These Funds Bet on Catalonia Politics...and Won

Updated on
  • Debt in region riven by independence movement beats market
  • Pimco’s strategy echoes firm’s Quebec bond purchases in 2014

Ousted Catalan Leader Puigdemont Freed in Brussels

For proof that taking on political risk is a winning formula in Europe this year, look no further than Pimco’s wager on Spanish unity.

The California fund manager has amassed the largest position of Catalonia’s $6 billion of junk-rated debt, undeterred by a raucous independence movement and a snap election next month that may produce another victory for separatist candidates. Betting the region will mend its divisions has produced only market-beating returns since Oct. 10, when ousted Catalan leader Carles Puigdemont backed away from his bid for independence.

BlueBay Asset Management LLP, one of the owners of Catalonia’s February 2020 bond, expects the yield margin Catalonia pays on the notes relative to Spain to halve to 100 basis points a year from now. The obligations have returned 3.4 percent since Oct. 10, outperforming the 0.74 percent gain in a Bank of America Merrill Lynch index of euro-denominated quasi-government debt.

“We’re bullish,” Kaspar Hense, who helps manage BlueBay’s $57 billion, said in an interview in London. “The chance of independence is very small, and overpriced.”

Geopolitics was cited as the No. 1 short-to-medium term risk to the global economy, according to a survey of U.K. institutional investors conducted by PineBridge Investments. Yet ignoring headlines about threats to the euro area from populism has been the key to stock-picking this year.

On an aggregate basis, Pimco held 8.3 percent of the Catalonia’s bonds across all maturities, BlueBay had 2.7 percent and Nordea Bank AB held 5.9 percent, according to the most recent filings compiled by Bloomberg. Pimco increased its stake in the February 2020 bond by 17 percent over the past eight reported quarters, while BlueBay boosted its holdings by 27 percent.

Spokesmen for Pacific Investment Management Co. LLC, known as Pimco, and Nordea declined to comment on their positions.

It’s not the first time Pimco has bet on separatist politics and won. Quebec provided the firm with an opportunity in 2014, when fund manager Ed Devlin pocketed gains on the province’s bonds in the expectation the breakaway movement would lose momentum.

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Catalan tensions may be reprised soon. An election on Dec. 21 might re-energize the independence movement in Spain’s largest regional economy, potentially rocking Europe’s political establishment. The uncertainty has prompted BlueBay to unload some of its holdings during the rally that followed the defeat and flight to Belgium of Catalan leader Puigdemont.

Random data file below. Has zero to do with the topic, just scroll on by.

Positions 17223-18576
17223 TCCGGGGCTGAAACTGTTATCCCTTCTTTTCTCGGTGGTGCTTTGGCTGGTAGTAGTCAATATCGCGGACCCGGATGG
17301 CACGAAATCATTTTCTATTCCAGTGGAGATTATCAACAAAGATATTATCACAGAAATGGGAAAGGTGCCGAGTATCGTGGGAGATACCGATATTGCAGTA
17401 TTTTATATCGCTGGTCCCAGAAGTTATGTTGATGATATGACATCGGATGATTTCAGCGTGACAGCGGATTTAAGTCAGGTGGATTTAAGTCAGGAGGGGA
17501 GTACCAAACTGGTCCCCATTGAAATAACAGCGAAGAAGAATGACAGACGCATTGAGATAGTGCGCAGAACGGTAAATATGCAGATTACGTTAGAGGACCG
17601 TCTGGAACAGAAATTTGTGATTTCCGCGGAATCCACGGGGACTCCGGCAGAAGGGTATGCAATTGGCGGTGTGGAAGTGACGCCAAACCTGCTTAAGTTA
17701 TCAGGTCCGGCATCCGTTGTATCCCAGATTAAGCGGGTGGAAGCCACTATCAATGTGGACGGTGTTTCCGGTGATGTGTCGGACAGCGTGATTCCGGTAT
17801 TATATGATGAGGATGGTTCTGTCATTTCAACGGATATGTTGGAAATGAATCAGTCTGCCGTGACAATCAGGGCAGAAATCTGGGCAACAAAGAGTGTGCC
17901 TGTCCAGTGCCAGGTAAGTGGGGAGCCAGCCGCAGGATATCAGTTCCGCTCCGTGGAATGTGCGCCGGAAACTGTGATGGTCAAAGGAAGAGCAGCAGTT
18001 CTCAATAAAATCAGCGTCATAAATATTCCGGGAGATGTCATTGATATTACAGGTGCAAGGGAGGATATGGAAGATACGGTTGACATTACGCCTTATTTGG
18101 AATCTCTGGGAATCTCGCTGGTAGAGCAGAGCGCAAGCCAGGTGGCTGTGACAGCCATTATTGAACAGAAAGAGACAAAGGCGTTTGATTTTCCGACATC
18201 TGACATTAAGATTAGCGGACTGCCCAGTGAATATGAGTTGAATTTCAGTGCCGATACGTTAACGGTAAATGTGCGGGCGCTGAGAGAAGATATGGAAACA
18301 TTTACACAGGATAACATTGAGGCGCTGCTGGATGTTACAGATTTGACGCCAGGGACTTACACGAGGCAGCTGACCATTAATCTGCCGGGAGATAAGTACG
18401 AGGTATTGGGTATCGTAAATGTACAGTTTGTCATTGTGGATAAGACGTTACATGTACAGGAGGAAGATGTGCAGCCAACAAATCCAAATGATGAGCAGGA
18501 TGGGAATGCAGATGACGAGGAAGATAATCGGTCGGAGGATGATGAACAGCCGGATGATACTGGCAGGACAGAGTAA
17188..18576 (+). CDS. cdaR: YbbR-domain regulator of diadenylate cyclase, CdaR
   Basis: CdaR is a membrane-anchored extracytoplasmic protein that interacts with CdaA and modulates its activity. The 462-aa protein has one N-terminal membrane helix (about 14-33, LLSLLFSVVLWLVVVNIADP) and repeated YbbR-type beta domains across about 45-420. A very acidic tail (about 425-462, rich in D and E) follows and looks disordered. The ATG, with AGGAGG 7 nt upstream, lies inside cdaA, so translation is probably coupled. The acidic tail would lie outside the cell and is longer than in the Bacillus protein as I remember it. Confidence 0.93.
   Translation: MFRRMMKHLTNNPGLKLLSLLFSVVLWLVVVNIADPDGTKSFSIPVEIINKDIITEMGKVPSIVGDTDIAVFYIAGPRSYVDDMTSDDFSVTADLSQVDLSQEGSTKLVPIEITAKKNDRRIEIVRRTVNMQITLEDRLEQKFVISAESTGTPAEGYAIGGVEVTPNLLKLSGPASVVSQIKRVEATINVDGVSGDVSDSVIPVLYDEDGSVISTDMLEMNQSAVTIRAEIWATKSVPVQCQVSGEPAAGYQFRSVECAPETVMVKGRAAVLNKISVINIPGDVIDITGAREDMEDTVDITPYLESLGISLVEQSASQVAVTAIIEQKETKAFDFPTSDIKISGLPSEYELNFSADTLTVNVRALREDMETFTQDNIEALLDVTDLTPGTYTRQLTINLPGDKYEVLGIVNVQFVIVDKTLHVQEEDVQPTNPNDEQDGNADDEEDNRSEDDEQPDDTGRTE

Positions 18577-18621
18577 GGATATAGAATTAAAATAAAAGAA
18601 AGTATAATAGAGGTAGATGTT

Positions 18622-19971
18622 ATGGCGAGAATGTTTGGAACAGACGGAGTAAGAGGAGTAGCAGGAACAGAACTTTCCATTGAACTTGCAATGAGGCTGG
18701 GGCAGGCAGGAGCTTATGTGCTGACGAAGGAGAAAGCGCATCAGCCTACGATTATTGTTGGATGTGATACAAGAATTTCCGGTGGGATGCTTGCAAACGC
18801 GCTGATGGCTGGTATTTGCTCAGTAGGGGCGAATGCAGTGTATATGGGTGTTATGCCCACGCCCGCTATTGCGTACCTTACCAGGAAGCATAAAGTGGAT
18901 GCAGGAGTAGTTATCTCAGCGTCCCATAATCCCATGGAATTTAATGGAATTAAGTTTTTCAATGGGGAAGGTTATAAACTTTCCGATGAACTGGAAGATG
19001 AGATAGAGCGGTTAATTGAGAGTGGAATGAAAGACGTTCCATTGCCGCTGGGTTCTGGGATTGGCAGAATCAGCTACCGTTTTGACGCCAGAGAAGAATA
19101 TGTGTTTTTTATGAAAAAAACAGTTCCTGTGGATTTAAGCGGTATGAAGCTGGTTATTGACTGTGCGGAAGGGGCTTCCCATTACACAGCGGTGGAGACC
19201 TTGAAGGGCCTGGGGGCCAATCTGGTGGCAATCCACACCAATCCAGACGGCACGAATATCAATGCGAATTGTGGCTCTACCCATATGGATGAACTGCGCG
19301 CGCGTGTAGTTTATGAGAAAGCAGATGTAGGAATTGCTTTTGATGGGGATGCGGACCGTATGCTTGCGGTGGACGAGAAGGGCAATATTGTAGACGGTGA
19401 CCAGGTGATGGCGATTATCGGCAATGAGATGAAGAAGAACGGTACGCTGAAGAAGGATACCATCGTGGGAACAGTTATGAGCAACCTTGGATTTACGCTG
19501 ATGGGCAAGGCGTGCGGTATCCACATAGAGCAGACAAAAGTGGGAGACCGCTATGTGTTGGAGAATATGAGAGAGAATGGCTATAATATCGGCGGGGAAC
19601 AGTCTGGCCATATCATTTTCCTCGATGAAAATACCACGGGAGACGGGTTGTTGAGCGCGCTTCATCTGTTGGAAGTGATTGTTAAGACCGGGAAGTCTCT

“We’ve reduced a bit and are somewhat cautious into the election, because we think it will be a close race,” BlueBay’s Hense said. “But we don’t expect full independence to come.”

An opinion poll published Nov. 19 showed Catalan secessionist forces on track to win 68-71 seats in parliament, maintaining their majority, though down from 70-73 seats in an October poll.

“There’s still a lot of risk,” Charles St-Arnaud, an investment strategist at Lombard Odier Asset Management in London, said by phone. “With the separatist movement flaring up periodically there may be a long-term political risk premium applied to Catalonia.”

According to the most recent filings, Pimco held 47 percent of a single issue, Catalonia’s 4.9 percent 2021 bond. The difference between the security’s bid and ask yield -- a measure of liquidity -- was 23 basis points versus 0.3 basis points for similar-term German debt, according to Bloomberg prices.

“Our base case is for a solution to be achieved where Catalonia doesn’t break away,” Michael Leister, head of rates strategy at Commerzbank AG, said by phone. “We should see an outperformance of Catalonia versus” Spanish government bonds.

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